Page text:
Molecules from the venom of one of the world's largest spiders could help University of Queensland-led researchers tailor pain blockers for people with irritable bowel syndrome (IBS).

An aspirin a day keeps the bowel doctor away
A regular dose of aspirin to reduce the risk of inherited bowel cancer lasts at least 10 years after stopping treatment, research has revealed.

Mindfulness program may benefit patients with irritable bowel syndrome
Adults with irritable bowel syndrome experienced fewer gastrointestinal symptoms after they participated in a mindfulness program meant to reduce stress.

The Lancet Gasteroenterology & Hepatology: First clinical trial finds probiotic treatment with dead bacteria is better than placebo at alleviating symptoms of irritable bowel syndrome
Probiotic bacteria that have been killed by heat can significantly improve symptoms of irritable bowel syndrome (IBS) compared to placebo, and are not associated with any safety risk, according to a new 12-week, randomized, double-blind, placebo-controlled clinical trial with 443 patients published in The Lancet Gastroenterology & Hepatology journal.

Are steroids used too much for patients with inflammatory bowel disease?
Steroid therapy is commonly used to treat acute attacks of the inflammatory bowel diseases ulcerative colitis and Crohn's disease; however, because it does not provide long-term benefits and it carries a risk of serious side effects, it should not be used to treat inflammatory bowel disease for more than three months.

New, noninvasive test for bowel diseases
Gut diseases such as inflammatory bowel disease (IBD) are increasingly prevalent worldwide, especially in industrialized countries.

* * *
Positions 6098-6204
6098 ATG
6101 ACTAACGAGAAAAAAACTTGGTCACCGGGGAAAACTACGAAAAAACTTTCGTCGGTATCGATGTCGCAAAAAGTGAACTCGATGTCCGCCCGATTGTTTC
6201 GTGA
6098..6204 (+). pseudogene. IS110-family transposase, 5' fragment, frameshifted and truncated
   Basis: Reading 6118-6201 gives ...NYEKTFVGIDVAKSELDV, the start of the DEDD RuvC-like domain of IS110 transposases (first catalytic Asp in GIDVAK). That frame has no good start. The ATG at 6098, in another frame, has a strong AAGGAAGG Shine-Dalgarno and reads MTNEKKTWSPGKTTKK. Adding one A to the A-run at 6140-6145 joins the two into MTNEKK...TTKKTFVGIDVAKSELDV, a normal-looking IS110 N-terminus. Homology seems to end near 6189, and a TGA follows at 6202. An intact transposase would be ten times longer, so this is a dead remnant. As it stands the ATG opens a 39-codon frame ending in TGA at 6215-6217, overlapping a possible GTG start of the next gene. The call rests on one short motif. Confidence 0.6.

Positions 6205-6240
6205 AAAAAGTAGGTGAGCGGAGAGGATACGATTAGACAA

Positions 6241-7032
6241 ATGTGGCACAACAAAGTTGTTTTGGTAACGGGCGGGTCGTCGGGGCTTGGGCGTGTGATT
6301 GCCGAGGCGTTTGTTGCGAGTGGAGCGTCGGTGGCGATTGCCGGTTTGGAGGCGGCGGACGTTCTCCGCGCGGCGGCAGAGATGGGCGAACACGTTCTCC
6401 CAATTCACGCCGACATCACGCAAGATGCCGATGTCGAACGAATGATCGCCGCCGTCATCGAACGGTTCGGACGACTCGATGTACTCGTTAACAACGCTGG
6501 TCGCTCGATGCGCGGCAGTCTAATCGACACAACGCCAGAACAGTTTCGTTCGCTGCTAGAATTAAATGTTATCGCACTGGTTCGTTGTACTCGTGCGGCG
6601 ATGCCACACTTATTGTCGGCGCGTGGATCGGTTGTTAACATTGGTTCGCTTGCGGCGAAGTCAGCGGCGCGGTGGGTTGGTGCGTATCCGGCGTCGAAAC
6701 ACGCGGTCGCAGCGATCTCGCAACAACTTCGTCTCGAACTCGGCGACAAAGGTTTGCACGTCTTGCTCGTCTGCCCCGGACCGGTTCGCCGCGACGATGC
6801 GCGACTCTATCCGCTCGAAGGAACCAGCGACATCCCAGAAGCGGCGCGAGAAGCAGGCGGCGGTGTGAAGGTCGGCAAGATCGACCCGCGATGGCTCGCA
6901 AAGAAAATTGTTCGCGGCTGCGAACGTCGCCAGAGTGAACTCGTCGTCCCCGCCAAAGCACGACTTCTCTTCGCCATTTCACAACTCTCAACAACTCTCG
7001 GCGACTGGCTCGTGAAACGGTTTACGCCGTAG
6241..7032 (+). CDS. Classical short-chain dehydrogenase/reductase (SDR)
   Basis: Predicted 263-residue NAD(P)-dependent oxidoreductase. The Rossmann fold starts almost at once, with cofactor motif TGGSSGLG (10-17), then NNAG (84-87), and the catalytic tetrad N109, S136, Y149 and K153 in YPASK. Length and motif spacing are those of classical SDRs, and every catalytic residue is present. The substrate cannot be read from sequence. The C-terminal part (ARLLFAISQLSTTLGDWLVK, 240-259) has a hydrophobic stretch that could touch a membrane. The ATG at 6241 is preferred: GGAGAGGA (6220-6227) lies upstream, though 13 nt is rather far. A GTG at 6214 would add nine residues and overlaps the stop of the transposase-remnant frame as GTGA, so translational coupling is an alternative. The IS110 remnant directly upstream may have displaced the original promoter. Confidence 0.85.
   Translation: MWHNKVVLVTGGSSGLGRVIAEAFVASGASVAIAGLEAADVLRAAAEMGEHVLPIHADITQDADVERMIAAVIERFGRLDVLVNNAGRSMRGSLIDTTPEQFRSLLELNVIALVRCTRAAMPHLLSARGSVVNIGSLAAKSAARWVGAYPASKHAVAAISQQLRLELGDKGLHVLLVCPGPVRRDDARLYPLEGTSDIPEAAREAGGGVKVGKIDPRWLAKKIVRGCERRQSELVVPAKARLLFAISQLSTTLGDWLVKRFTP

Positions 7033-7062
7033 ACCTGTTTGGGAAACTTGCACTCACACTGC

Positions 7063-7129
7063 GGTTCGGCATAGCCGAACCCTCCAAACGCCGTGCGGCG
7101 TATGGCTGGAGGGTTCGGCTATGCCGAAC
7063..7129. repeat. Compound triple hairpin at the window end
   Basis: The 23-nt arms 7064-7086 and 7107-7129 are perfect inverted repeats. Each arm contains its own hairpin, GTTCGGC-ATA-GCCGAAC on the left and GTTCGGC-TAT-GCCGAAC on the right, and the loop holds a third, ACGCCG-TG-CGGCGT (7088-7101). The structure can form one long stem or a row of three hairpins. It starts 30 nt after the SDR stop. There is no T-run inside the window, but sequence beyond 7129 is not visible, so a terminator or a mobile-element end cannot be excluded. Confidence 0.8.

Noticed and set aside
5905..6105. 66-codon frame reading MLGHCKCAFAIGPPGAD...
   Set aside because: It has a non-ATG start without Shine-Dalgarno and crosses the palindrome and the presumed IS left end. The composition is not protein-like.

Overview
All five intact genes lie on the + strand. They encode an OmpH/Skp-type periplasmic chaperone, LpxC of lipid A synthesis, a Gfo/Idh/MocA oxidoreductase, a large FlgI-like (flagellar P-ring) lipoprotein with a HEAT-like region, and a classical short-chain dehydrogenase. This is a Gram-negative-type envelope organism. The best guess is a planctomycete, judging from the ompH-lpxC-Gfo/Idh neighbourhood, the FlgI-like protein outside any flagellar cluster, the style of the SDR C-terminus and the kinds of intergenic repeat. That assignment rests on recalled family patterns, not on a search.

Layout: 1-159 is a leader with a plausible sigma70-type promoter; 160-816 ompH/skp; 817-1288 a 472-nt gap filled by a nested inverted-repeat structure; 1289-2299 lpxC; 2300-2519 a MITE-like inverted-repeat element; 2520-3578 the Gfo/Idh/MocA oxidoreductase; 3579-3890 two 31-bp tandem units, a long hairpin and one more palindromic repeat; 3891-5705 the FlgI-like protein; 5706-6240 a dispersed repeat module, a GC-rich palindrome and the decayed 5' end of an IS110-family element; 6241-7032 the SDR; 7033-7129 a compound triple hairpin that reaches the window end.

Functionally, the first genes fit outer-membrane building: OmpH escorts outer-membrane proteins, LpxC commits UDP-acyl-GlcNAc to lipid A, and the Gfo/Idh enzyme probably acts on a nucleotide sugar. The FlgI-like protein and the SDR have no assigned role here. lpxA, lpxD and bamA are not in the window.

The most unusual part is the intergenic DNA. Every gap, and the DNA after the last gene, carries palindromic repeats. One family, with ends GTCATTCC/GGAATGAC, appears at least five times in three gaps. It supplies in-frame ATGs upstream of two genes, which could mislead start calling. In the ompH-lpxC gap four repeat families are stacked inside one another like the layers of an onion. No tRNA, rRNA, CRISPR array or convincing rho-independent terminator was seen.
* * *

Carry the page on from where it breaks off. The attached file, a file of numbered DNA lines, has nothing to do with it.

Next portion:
HKBU discovers mechanisms underlying early life stress and irritable bowel syndrome
Researchers from Hong Kong Baptist University have found that the abnormal rise of a soluble protein called Nerve Growth Factor is a key factor linking early life stress to the development of irritable bowel syndrome.

Microbiome science may help doctors deliver more effective, personalized treatment to children with irritable bowel syndrome
To improve the treatment of children with irritable bowel syndrome (IBS), investigators have developed a sophisticated way to analyze the microbial and metabolic contents of the gut.

The Lancet Gastroenterology & Hepatology: Hypnotherapy could help relieve irritable bowel syndrome symptoms
Peer-reviewed / Randomised Controlled Trial / People Gut-directed hypnotherapy delivered by psychologists appears as effective in group or individual sessions, potentially offering a new treatment option for irritable bowel syndrome in primary and secondary care

Early source of irritable bowel syndrome discovered
Michigan State University scientists have identified an early cause of intestinal inflammation, one of the first stages of inflammatory bowel disease and irritable bowel syndrome, which afflict around 11 percent of the world's population.

Read More: Irritable Bowel Syndrome News and Irritable Bowel Syndrome Current Events
Brightsurf.com is a participant in the Amazon Services LLC Associates Program, an affiliate advertising program designed to provide a means for sites to earn advertising fees by advertising and linking to Amazon.com.